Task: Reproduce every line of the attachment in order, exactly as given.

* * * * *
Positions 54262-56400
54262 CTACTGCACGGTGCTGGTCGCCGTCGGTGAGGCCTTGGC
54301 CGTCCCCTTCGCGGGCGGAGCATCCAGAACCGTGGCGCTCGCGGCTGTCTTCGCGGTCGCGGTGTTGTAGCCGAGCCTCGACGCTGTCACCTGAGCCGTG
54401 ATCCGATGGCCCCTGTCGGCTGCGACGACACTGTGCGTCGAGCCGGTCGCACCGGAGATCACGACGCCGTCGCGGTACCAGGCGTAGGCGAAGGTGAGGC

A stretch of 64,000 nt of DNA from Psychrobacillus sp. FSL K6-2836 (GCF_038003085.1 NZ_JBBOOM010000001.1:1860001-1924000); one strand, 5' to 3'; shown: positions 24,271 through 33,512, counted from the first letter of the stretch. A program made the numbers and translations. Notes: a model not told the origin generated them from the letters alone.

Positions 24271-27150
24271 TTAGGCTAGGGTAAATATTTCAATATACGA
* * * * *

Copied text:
Positions 54262-56400
54262 CTACTGCACGGTGCTGGTCGCCGTCGGTGAGGCCTTGGC
54301 CGTCCCCTTCGCGGGCGGAGCATCCAGAACCGTGGCGCTCGCGGCTGTCTTCGCGGTCGCGGTGTTGTAGCCGAGCCTCGACGCTGTCACCTGAGCCGTG
54401 ATCCGATGGCCCCTGTCGGCTGCGACGACACTGTGCGTCGAGCCGGTCGCACCGGAGATCACGACGCCGTCGCGGTACCAGGCGTAGGCGAAGGTGAGGC

A stretch of 64,000 nt of DNA from Psychrobacillus sp. FSL K6-2836 (GCF_038003085.1 NZ_JBBOOM010000001.1:1860001-1924000); one strand, 5' to 3'; shown: positions 24,271 through 33,512, counted from the first letter of the stretch. A program made the numbers and translations. Notes: a model not told the origin generated them from the letters alone.

Positions 24271-27150
24271 TTAGGCTAGGGTAAATATTTCAATATACGA